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Memories of a 1950s apprenticeship

Phillip Crabtree provides an eye opener for newly registered pharmacists and brings back memories for some more experienced ones

by Philip Crabtree

Phillip Crabtree provides an eye opener for newly registered pharmacists and brings back memories for some more experienced ones

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1950s community pharmacy (Museum of the Royal Pharmaceutical Society)

In the 1950s, few pharmacists had degrees so there were few, if any, postgraduate students. Most students worked for at least two years in a pharmacy as an apprentice before two years’ study at college leading to the qualifying examination.

My apprenticeship was served in the New Street, Huddersfield, branch of Timothy Whites and Taylors Ltd (TWT). TWT had a network of smallish shops. It ran a kind of correspondence course for apprentices but I was also taught by the pharmacy manager.

I had to keep a record of what I learnt in a book that was examined by the area manager and by the Pharmaceutical Society inspector.

Prescriptions were in abbreviated Latin and many drugs on the shelves were labelled in Latin. Although this was a bit different from the Latin I had studied for my School Certificate, I found it fairly easy.

However, I also had to learn a different system of weights and measures. Medicines were prescribed and made up using the apothecary’s ounce of 480 grains. This could be divided into 8 drachms of 60 grains each. The fluid ounce could also be divided into 8 fluid drachms and 480 minims or drops.

However when we sold drugs or other items we used the imperial ounce (oz) of 437.5 grains. The most prescribed items were mixtures. These often were kept ready prepared in half-gallon bottles known as Winchesters and included: Mist Ammon et Ipecac, Mist Ammon Chlor et Morph, Mist Pot Brom et Nux Vom and Mist Mag Carb Aromat.

The formulae for these would be in the National Formulary (not then bearing the adjective British). Most consisted of simple chemicals, such as sodium bicarbonate, ingredients of vegetable origin, such as tincture of ipecacuanha, and an aqueous liquid to make up the volume.

The morph(ine) item in some mixtures was supplied as chlorodyne (tincture of chloroform and morphine). The aqueous component could be tap water, but was often a flavoured water, such as chloroform water. A solution of chloroform in water was tricky to prepare because chloroform is almost insoluble in water.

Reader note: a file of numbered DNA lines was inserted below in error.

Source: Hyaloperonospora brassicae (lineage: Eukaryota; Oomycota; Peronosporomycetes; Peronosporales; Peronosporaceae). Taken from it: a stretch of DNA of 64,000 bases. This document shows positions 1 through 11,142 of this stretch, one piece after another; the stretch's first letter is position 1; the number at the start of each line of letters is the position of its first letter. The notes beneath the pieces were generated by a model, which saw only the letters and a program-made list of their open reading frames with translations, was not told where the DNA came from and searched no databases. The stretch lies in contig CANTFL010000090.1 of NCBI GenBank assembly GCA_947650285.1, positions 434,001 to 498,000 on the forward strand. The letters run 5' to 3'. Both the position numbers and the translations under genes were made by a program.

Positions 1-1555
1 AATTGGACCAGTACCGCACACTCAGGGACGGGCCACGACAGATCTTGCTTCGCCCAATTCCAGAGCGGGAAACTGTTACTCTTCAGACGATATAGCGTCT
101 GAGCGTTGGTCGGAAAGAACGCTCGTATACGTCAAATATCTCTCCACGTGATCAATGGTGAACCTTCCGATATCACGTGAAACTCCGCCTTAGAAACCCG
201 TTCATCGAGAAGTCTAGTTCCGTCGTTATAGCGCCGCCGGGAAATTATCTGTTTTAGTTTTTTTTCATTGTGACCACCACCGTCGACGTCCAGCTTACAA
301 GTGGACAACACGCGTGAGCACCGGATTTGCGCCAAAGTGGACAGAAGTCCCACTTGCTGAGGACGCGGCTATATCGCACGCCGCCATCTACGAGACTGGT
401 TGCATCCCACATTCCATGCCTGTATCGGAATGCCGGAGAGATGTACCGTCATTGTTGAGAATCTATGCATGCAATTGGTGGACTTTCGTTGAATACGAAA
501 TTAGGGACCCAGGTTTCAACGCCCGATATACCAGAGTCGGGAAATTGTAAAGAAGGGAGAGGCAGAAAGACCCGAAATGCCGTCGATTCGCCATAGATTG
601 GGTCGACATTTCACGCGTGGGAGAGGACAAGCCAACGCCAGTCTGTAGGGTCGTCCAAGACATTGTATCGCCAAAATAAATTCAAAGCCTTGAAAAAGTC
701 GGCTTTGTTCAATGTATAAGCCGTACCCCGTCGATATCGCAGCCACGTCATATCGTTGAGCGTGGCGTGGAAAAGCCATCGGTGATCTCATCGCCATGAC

The required amount of chloroform was carefully measured and poured into a bottle and an approximately equal amount of water added. The bottle was then shaken until the two were well mixed, when a further supply of water was added, followed by further shaking, so that the chloroform was split into small droplets.

The process of adding water and shaking continued, until the chloroform had dissolved, when it was made up to volume with water.

Peppermint water was another flavoured water prepared in the dispensary. A quantity of talc was weighed out and placed in a mortar. The required amount of oil of peppermint was added and thoroughly mixed in using a pestle, so that the oil had been absorbed by the talc.

Water was then added and thoroughly mixed. The mixture was transferred to an 80fl oz bottle and made up to volume with more water.

The final stage was filtering through to remove the talc to give a clear, aqueous liquid, smelling and tasting of peppermint. Many proprietary mixtures, such as Metatone, Minadex, and Benylin, were also available in 80fl oz bottles for dispensing.

Ointments and creams were popular. Those in the National Formulary were obtained in 1lb quantities from the wholesaler but many prescribers had their own ideas, so many had to be made in the dispensary, usually by mixing the ingredients on an ointment slab with a spatula.

Tar in various forms was often prescribed in ointments. Ointments were often dispensed in wax cartons if fairly stiff, otherwise they were put in glass jars.